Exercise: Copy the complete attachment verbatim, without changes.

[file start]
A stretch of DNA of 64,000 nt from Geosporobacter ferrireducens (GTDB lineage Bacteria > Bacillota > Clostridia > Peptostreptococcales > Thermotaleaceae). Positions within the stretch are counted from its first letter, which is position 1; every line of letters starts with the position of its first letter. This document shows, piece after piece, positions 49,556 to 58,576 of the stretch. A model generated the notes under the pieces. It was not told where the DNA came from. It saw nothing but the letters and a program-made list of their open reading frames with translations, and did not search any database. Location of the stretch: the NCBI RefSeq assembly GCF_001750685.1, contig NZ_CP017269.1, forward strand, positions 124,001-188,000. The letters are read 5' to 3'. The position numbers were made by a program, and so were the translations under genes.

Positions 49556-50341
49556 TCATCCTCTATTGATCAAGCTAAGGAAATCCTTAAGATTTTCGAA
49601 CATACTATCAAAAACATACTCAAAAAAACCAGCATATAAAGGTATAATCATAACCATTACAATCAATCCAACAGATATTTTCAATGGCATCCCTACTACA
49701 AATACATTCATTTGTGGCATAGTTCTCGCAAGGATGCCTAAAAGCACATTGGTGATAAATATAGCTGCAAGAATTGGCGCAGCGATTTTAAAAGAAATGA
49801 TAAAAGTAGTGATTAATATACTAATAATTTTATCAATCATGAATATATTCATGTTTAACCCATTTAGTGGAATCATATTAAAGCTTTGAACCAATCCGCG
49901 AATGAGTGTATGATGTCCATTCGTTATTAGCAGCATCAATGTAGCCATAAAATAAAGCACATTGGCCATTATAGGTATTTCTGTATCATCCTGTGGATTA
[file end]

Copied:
A stretch of DNA of 64,000 nt from Geosporobacter ferrireducens (GTDB lineage Bacteria > Bacillota > Clostridia > Peptostreptococcales > Thermotaleaceae). Positions within the stretch are counted from its first letter, which is position 1; every line of letters starts with the position of its first letter. This document shows, piece after piece, positions 49,556 to 58,576 of the stretch. A model generated the notes under the pieces. It was not told where the DNA came from. It saw nothing but the letters and a program-made list of their open reading frames with translations, and did not search any database. Location of the stretch: the NCBI RefSeq assembly GCF_001750685.1, contig NZ_CP017269.1, forward strand, positions 124,001-188,000. The letters are read 5' to 3'. The position numbers were made by a program, and so were the translations under genes.

Positions 49556-50341
49556 TCATCCTCTATTGATCAAGCTAAGGAAATCCTTAAGATTTTCGAA
49601 CATACTATCAAAAACATACTCAAAAAAACCAGCATATAAAGGTATAATCATAACCATTACAATCAATCCAACAGATATTTTCAATGGCATCCCTACTACA
49701 AATACATTCATTTGTGGCATAGTTCTCGCAAGGATGCCTAAAAGCACATTGGTGATAAATATAGCTGCAAGAATTGGCGCAGCGATTTTAAAAGAAATGA
49801 TAAAAGTAGTGATTAATATACTAATAATTTTATCAATCATGAATATATTCATGTTTAACCCATTTAGTGGAATCATATTAAAGCTTTGAACCAATCCGCG
49901 AATGAGTGTATGATGTCCATTCGTTATTAGCAGCATCAATGTAGCCATAAAATAAAGCACATTGGCCATTATAGGTATTTCTGTATCATCCTGTGGATTA